Without a doubt, vigorous discussion is unavoidable and should be encouraged. Difficult problems require more heated debate. Presumably, there is mutual respect and professionalism, where censorship is not needed. By observation, this is not the case.

While I agree that censorship should be minimal, if Physics Overflow cannot reconcile civility with scientific inquiry, it is doomed to fade into oblivion. Without mechanisms to protect the communities interests alongside our own, we all lose this valuable resource.

@Dilaton , @dimension10 , @physicsnewbie @VladK. , @JiaYiyang , @annav 

answered Nov 18, 2015 by Outsider [ revision history ]
edited Nov 18, 2015

Thanks for sharing your thoughts and perspective.

Yes, there admittedly have been some rough times in the past (you see, that this discussion is almost a year old by now).

But I think we have learned a fair bit from it, for example we have new editing guidelines


that allow everybody who has editing privilege to help maintaining the professionality and standard of contributions an academic community expects, needs and is used to, by editing any too rough edges.

Of course, what also helps discouraging not so good things and behavior is a strong community, who firmly and consistently calls bad things out as such whenever they are happening, and actively takes part in community moderation.

@Dilaton Thanks for your response.  I post because I want PO to succeed, not to criticize, and I respect that this community operates differently by choice.  I did read that post and I think it is a great compromise.

Ill add that in my opinion, its a temporary fix because other users must actively work to hide the root problem, often after damage is done.  In the real world there are consequences.  How is rudeness discouraged (other than asking)?  What are the consequences if they continue to violate the communities consensus?  Without consequences, why conform?

* Obviously criticism, critique, and disagreement are vastly different than hostility!

@Outsider I appreciate your comments as a much needed feedback rather than seeing it as a criticism.

Since this thread has been active, the climate on PhysicsOverflow has significantly improved. Of course, there certainly is still room for making the site more attractive and useful to the targetted audience of PO, this is why when announcing our newest features to our registered members by email, our system developper explicitely invited feedback and comments about the site too.

Further Improvements need to be backed up and supported by a large enough community, which means that there have to be enough people who are willing to share their point of view, issue their concerns, and generally give feedback as you have just done.

I think what is most urgently needed at present for the community to grow, is having interesting physics discussions going on the front page ...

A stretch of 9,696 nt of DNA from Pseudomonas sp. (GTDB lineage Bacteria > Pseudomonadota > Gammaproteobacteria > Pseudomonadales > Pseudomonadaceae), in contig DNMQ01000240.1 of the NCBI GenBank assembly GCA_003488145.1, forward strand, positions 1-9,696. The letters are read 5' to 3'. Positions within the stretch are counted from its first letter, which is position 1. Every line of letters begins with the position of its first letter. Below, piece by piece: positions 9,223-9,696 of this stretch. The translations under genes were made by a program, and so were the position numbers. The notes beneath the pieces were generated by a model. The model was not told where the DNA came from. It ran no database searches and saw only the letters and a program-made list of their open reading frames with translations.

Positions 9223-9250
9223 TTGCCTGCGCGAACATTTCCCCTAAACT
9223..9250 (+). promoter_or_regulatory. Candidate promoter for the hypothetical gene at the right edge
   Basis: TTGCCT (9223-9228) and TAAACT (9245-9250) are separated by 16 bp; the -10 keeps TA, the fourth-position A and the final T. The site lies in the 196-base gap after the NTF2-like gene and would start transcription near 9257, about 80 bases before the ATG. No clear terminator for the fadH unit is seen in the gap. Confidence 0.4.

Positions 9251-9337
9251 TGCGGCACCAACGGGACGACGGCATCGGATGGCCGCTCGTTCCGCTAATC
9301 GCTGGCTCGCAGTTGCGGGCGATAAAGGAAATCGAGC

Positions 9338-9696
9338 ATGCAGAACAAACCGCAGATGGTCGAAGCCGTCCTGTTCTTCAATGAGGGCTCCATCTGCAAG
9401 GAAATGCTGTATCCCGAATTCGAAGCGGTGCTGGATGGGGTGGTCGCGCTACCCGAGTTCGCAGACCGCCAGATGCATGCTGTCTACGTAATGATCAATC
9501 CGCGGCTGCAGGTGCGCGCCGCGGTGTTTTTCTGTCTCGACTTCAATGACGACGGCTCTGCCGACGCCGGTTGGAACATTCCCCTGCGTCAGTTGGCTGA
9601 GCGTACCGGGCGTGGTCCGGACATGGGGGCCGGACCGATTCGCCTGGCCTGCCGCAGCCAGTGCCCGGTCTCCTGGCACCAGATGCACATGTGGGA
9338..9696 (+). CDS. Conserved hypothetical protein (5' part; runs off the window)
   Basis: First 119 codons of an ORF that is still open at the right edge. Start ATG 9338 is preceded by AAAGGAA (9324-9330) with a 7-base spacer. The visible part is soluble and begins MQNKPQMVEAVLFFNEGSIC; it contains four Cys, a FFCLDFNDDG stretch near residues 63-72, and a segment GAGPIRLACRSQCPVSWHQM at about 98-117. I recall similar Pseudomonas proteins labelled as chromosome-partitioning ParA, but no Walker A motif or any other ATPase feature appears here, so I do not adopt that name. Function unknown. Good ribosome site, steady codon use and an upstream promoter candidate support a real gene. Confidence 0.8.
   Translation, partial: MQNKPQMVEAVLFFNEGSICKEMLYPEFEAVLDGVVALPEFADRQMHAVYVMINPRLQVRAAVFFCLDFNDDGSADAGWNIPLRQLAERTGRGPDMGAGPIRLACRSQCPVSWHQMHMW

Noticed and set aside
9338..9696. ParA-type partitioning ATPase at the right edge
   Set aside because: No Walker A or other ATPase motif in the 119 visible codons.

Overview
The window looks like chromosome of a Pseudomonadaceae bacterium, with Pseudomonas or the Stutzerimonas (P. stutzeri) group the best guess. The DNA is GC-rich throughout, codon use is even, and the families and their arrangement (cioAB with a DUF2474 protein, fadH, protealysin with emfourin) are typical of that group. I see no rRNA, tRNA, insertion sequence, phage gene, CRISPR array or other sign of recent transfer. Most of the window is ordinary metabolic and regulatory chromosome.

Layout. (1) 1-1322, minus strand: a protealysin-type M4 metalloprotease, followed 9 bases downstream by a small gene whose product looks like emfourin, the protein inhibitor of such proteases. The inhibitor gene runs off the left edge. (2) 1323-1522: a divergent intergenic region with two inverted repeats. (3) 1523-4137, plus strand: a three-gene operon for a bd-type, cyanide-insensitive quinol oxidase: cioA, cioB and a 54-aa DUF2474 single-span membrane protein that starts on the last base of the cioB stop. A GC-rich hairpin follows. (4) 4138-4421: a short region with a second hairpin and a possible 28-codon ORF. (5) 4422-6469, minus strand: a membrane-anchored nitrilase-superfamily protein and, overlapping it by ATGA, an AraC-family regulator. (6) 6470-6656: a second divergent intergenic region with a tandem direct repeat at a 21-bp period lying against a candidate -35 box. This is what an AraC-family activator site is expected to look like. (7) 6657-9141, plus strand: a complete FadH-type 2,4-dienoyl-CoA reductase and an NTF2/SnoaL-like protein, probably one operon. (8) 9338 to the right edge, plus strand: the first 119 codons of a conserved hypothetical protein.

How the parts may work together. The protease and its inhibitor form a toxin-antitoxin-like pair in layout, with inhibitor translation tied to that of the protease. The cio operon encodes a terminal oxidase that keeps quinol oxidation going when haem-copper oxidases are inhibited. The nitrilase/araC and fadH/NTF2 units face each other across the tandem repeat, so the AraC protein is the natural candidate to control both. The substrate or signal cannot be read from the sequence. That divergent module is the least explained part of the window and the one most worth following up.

So thanks again, and we would be very happy to see you making use of PO.

@Dilaton: dimension10 has hidden my comments here because he does not want me to share my point of view.

@VladimirKalitvianski No, I deleted them because they were off-topic. The question was in the context of string theory. You can't expect anyone to tolerate the same "string theory is wrong"/"renormalisation is wrong"/... comments on every post related to the same.

Heck, perhaps we should allow the philosophers to post "positivism is bad" under every physics thread, since it's related to the topic of the site. PO would be drowned within hours.

Comments, like all other posts, are expected to be relevant to the discussion, rather than just the general category of the same. You can start a chat discussion for it if you like, but that's about it.

Also, if you want to continue this discussion, please start a new meta post or message me. Irrelevant comments will be deleted.

+ 2 like - 0 dislike

I will try, if I may, to give my personal point of view on PhysicsOverflow, and the reasons why I have used it very little.

When PhysicsOverflow has been launched, I hoped that it would be something equivalent to MathOverflow, a lively community of high-level physicists covering all aspects of physics. But after a few visits, I understood that this was absolutely not the goal of PhysicsOverflow and I have been disappointed. I deeply regret that PhysicsOverflow is actually almost restricted to high-energy theoretical physics. As if MathOverflow was limited to the Langlands program. There a many people working in physics, studying theory, that are not high-energy physicists. For instance people working in transport theory, non-equilibrium (far-from-equilibrium) thermodynamics, correlated systems, condensed matter. Theory also exists in complex systems, where quantum mechanics does not play any role. On PhysicsOverflow, one should see all these topics. These topics do no appear here probably because there are also nearly absent on Physics.SE. They are part of university courses, so the concerned communities would not interested in Physics.SE. PhysicsOverflow could have been an opportunity to enlarge the community of teachers, students and researchers sharing their knowlegde, but it has remain extremely narrow-banded, below the critical mass.

answered Dec 7, 2015 by Tom-Tom (50 points) [ no revision ]

Hi Tom-Tom,

thanks for your thoughts and feedback !

Yes, the Q&A part of PhysicsOverflow is indeed meant to be a physics analog of MathOverflow. All topics of physics (including astronomy, experimental, and applied physics) as well as math that is used by and of importance to physicists are welcome, as long as it is graduate-level at least.